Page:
Scenery very reminiscent of the Langdale Pikes in the Lake District is to be found on the route well known as the Snake Pass. Take the bus to the Snake from Glossop, thence over the well-defined track across the moors to Kinder, and return by bus from Hayfield.
CHATSWORTH, HADDON HALL, BAKEWELL, DARLEY DALE AND MATLOCK
A trip that appeals with great force to most people is that to Matlock and neighbourhood. There can hardly be a doubt that the route, passing as it does through the wild moorland scenery of the Snake Pass, through woodland and meadow, by the stately pile of Chatsworth and the romantic home of one of the world’s greatest love stories, Haddon Hall, and the towering crags of Matlock, is probably unparalleled in the British Isles for its wealth and diversity of beautiful scenery. Matlock has many attractions peculiarly its own—caverns, tors, its glorious Masson Hill, and a delightful boating river.
Quite close at hand are other sights well worth visiting, and which Glossop folk appear to think out of range. Darley Dale, through which the bus passes some two miles before reaching Matlock, possesses an interesting church with stone coffins and sculptured lids, and many monuments in effigy going back to the fourteenth century. There is also evidence of the existence of a “ leper’s squint,” a narrow slit in the masonry of the chancel commanding a view of the altar, through which in the days when leprosy was a very common disease in England, those affected were permitted to observe, and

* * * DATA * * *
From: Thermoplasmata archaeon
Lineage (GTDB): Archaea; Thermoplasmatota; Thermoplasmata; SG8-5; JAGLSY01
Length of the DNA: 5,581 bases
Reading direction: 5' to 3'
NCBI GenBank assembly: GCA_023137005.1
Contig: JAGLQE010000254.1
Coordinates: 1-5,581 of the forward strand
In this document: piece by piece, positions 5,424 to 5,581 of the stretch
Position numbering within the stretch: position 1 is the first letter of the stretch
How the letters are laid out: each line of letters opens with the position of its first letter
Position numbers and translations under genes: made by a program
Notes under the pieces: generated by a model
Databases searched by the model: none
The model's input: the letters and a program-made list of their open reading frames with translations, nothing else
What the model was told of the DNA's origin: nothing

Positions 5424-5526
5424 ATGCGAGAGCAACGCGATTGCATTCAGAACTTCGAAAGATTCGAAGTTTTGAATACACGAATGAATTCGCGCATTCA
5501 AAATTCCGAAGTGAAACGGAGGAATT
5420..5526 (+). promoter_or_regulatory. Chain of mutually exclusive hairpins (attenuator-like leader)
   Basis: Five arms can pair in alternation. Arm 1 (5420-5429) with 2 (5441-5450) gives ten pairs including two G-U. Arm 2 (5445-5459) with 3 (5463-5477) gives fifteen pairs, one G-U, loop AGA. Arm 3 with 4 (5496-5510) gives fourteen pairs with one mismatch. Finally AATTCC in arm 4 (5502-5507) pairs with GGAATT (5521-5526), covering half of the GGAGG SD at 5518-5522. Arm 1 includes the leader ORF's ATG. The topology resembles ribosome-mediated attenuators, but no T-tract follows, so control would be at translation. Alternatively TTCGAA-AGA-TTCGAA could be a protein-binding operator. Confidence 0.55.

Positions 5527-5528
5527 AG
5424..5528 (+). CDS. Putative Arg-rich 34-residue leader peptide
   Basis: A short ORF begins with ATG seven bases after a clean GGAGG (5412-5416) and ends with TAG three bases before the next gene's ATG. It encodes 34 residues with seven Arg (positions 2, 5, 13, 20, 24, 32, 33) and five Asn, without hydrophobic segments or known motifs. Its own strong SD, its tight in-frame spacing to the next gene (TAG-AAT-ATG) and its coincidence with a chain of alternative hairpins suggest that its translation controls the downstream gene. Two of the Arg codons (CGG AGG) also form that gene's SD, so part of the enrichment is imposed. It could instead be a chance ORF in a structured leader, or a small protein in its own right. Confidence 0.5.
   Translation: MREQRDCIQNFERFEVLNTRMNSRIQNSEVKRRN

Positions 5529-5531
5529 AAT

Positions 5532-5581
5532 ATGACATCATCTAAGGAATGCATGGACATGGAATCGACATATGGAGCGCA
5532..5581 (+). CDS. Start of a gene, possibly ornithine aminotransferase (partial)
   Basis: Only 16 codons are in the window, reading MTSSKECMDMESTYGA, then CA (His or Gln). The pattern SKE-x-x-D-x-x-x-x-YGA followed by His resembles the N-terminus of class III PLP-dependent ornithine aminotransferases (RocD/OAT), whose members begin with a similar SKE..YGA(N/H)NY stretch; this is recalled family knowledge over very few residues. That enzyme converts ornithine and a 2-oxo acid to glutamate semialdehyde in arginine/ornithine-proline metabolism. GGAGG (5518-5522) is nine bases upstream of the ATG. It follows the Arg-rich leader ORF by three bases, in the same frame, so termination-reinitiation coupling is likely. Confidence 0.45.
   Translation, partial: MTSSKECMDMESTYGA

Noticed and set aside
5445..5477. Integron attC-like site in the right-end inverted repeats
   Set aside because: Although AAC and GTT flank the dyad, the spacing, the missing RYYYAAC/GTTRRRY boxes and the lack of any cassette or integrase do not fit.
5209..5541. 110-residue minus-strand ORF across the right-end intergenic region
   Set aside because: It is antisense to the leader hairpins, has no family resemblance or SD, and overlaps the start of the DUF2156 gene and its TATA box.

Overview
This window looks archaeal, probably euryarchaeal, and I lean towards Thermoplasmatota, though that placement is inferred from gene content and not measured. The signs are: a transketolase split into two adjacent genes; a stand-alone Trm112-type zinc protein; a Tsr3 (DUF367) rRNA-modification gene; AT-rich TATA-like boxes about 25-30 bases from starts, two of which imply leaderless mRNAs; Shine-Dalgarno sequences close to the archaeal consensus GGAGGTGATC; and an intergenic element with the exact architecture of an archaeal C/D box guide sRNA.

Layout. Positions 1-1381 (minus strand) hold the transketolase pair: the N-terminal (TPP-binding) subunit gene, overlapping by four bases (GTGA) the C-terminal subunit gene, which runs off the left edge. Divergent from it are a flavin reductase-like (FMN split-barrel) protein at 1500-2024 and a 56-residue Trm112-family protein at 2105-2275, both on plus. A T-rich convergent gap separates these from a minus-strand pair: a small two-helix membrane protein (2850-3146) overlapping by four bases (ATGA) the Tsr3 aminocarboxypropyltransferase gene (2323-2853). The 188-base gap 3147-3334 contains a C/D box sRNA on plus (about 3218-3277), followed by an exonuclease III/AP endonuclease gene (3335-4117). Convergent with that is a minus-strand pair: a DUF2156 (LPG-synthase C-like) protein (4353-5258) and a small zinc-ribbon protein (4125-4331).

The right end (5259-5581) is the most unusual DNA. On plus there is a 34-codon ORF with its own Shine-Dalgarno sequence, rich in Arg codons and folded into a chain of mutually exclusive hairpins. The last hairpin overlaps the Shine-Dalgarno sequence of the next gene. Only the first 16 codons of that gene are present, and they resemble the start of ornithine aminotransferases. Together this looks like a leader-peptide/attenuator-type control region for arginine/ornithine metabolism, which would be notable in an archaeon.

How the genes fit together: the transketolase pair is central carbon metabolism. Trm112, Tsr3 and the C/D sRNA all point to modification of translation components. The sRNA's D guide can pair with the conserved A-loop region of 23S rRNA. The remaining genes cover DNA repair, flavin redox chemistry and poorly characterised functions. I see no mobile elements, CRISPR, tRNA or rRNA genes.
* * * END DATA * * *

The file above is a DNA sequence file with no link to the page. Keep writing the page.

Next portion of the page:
were considered to have participated in, the celebrations at the altar. It has here been walled up, but the evidence appears fairly clear.
There is at Eyam Church a “ leper’s squint ” in its original state.
In addition, there is a magnificent yew tree, which, 4 ft. from the ground, measures 33 ft. round the trunk. It is considered by many authorities to be the finest yew tree in the British Isles, and Dr. Cox, the famous Derbyshire antiquary, estimated its age to be nothing less than 2,000 years. In distinct comparison with some of the famous oaks, such as the Major Oak and Robin Hood’s Larder in Sherwood Forest, the Darley Dale yew is firm and solid, and is likely to last a good many more years.
Wirksworth, some two miles out of Matlock, has also a magnificent church, which has been described in competition with Tideswell, the “ Cathedral of the Peak.” It has many ancient monuments, tablets, and brasses to the aristocratic families of long standing of the neighbourhood. The name of the Gells is perpetuated here, and it is held locally that one of the family, Sir John Gell, who was on the side of Parliament during the Civil War, marched his retainers to Wingfield Manor as a relief force down the road that is well known as Via Gellia.
Wirksworth has been for centuries the seat of the Derbyshire lead-mining industry, and a quaint curio to be seen in a rather ugly building known as the “ moot hall ” is an ancient miner’s dish. This is a heavy copper vessel, chained to the wall, on which is an inscription to the effect that it was made in the “ iiij yere of the reign of Kyng Henry VIII before George, Earle of Shrewsbury,” and “ this dishe to remayne in the Moot Hall at Wyrkysworth, hangyng by a cheyne so as the merchauntes or mynours may have resorte to the same at all tymes to make the true mesure after the same.” The dish held fourteen pints of lead.